It’s very easy to get into a rut, to do the same thing day in, day out. Comfort zones are attractive because they are … well… comfortable. Making the same choices, listening to the same music, reading the same types of books, wearing the same colours, all contribute to that comfort of sameness.
It’s quite tempting to drift along on the tide of familiarity, carried away by the currents of regularity and predictability. So tempting, in fact, that if given the opportunity to reflect on life as lived, it looks quite mundane. From the outside looking in, of course, it might look quite glamorous. Who wouldn’t envy regular trips abroad, a series of opening nights, sampling fine food and even finer wine – but living it on routine basis can be … well… routine.
When you have friends with different interests, varied tastes, and unique perspectives, you often get to dip your toe in foreign waters without ever leaving home. Being open to suggestion, to trying new things, to living new experiences helps. And I’m nothing if not game.
I rarely refuse an invitation, unless I have previous commitments or it comes from someone I’d rather not spend time with doing something I know from experience that I won’t enjoy. I try not to knock something until I’ve tried it and while what’s on offer mightn’t appeal to me in the slightest initially, I’m often pleasantly surprised.
I’ve wanted to have a look inside Pesti Vigadó ever since I saw the offices-for-rent signs swing from its balconies a few years ago. I couldn’t for the life of me imagine how such a beautiful building could be used for anything but the public good. Billed as the most beautiful concert hall in Budapest, it sits on the banks of the Danube facing the Castle District in Buda. The original building – a concert hall – was razed by fire during the Hungarian War of Independence; the new theatre was built in 1865. This, too, was damaged during the Second World War, so damaged that it took 36 years to restore.
What notions I have about architecture are minimal and based purely on what I like and don’t like. But I’m reliably informed that this particular style is Oriental and Hungarian Art Nouveau mingling with Romance [Is Romance a style?] Designed by the same chap who built the wonderful synagogue on Dohány, one Frigyes Feszl, it’s home to some fantastic frescoes courtesy of Károly Lotz and Mór Than. The main concert hall seats up to 700 people, while the chamber hall fits 220, and the Vigadó Gallery could compete with any of the exhibits it hosts.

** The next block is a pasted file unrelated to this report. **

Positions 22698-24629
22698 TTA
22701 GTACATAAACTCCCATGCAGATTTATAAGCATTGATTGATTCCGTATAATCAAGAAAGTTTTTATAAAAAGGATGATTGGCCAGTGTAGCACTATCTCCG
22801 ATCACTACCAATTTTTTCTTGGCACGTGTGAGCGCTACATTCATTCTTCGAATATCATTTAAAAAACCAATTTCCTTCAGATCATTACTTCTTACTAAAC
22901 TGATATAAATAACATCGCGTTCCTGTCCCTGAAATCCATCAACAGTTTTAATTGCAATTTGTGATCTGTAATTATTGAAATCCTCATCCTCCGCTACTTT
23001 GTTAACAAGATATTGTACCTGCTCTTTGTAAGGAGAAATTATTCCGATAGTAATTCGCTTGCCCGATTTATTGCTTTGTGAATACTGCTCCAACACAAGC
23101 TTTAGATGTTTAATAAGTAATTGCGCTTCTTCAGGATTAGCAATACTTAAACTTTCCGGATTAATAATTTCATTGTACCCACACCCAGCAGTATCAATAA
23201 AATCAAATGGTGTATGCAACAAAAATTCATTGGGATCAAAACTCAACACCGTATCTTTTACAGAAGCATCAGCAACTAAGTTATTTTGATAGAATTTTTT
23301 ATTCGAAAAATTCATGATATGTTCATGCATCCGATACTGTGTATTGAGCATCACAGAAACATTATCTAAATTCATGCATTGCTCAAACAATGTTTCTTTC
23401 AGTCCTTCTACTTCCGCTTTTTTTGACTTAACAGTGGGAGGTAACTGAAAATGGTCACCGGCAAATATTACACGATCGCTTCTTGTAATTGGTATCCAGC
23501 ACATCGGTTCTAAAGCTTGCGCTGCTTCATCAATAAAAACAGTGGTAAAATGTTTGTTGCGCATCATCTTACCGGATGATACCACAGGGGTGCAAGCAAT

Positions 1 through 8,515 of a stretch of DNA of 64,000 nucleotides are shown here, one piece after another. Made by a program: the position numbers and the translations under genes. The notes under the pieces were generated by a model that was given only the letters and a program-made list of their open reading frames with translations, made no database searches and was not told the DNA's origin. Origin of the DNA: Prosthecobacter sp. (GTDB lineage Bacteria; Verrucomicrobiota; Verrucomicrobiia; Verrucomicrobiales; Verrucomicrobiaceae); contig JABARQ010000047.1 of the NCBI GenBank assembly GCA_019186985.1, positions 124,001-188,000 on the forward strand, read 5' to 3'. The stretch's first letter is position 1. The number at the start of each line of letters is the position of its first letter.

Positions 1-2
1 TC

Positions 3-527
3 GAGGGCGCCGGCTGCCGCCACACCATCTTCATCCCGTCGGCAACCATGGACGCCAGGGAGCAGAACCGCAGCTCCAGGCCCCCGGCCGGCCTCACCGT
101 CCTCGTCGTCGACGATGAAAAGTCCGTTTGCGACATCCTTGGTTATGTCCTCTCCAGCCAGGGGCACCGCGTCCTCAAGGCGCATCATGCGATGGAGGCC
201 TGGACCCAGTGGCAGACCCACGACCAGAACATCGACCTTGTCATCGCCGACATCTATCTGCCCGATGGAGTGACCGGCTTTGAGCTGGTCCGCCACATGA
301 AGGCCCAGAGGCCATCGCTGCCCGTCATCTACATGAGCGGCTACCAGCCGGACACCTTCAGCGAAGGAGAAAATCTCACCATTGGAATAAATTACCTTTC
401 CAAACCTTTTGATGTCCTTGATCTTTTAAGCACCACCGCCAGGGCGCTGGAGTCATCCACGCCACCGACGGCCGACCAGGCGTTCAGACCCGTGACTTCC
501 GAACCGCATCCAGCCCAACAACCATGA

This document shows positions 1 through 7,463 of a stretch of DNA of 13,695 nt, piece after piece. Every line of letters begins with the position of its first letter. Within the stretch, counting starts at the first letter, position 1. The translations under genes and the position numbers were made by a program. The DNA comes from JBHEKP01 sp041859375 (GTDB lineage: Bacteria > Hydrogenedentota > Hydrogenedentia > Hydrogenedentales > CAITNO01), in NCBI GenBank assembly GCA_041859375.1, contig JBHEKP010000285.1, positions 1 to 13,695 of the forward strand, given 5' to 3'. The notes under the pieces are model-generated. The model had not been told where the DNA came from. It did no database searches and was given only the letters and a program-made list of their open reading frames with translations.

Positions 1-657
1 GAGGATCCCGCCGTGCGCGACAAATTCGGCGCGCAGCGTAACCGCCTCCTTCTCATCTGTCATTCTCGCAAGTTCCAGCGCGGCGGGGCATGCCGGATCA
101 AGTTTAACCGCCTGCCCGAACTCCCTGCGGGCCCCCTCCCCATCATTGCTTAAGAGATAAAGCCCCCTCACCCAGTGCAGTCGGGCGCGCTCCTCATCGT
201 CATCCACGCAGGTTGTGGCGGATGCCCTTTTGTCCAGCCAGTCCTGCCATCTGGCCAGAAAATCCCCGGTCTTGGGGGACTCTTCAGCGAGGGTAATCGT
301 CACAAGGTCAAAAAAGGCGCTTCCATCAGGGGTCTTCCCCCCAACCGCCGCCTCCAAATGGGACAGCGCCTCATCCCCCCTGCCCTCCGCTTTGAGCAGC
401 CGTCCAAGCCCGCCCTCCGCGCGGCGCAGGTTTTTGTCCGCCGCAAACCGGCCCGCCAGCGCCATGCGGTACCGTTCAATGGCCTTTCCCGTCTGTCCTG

I was there at the invitation of KG to see the 40th anniversary performance of the Hilliard Ensemble. When I looked that them on the website, I could have sworn I’d seen them perform in Oxford and was keen to go, even rearranging theatre tickets to accommodate. But my memory isn’t what it used to be and I was wrong. In fact, I haven’t been this wrong since I mixed up my Paddys. The lads, all very talented, weren’t what I was expecting and were a tad too high-brow for my taste. I like lyrics more than music and am not a great fan of noise, no matter how musical it might be. Having expected to hear some good old a capella (a male version of the great Alaskan female quintet The Derry Aires I thought hopefully) settling for Mundus vergens in defectum, no matter how accomplished the execution, just wasn’t my cuppa tea.
But I enjoyed the night nonetheless. I managed a quick nap. I ran into GT whom I hadn’t seen in a few years. And got to finally see Pesti Vigadó from the inside. A long-threatened drink at Dunacorso started the evening, and a nightcap in a really sweet little pub with a very obliging bartender on the edge of the madness known as Gozsdu finished it nicely.
At the end of what’s been another exhausting week, one I’m glad to see the back of, I’m grateful that I have friends who take the time to pull me in new directions, to shift me out of my comfort zone, and to keep the life in my living.